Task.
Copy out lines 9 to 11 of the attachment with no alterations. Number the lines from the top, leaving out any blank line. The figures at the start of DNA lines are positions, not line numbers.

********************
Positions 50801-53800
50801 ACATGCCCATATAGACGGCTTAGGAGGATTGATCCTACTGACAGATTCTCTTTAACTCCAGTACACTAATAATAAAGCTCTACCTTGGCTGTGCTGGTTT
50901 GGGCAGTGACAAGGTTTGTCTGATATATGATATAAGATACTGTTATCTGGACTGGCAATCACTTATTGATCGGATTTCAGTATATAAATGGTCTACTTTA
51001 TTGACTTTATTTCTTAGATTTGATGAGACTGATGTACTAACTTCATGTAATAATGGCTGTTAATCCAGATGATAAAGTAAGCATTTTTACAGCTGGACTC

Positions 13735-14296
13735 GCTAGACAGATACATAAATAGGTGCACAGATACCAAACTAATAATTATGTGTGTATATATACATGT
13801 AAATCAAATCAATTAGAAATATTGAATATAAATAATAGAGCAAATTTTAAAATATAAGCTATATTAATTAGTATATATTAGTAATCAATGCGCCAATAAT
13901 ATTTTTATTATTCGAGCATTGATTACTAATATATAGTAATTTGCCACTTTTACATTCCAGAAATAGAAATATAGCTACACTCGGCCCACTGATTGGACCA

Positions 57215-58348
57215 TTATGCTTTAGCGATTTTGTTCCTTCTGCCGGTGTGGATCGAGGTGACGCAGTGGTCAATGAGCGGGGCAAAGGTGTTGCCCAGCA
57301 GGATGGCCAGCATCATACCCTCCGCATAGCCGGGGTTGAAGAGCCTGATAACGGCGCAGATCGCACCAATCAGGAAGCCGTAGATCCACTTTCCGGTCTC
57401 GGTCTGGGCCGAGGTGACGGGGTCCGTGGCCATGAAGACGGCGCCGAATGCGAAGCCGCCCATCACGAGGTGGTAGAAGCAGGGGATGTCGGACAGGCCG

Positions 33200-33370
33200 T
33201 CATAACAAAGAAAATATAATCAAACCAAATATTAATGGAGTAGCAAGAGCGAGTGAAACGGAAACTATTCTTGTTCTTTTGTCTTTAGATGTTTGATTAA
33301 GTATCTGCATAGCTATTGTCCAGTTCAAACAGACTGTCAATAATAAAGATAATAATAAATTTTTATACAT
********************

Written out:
Positions 57215-58348
57215 TTATGCTTTAGCGATTTTGTTCCTTCTGCCGGTGTGGATCGAGGTGACGCAGTGGTCAATGAGCGGGGCAAAGGTGTTGCCCAGCA
57301 GGATGGCCAGCATCATACCCTCCGCATAGCCGGGGTTGAAGAGCCTGATAACGGCGCAGATCGCACCAATCAGGAAGCCGTAGATCCACTTTCCGGTCTC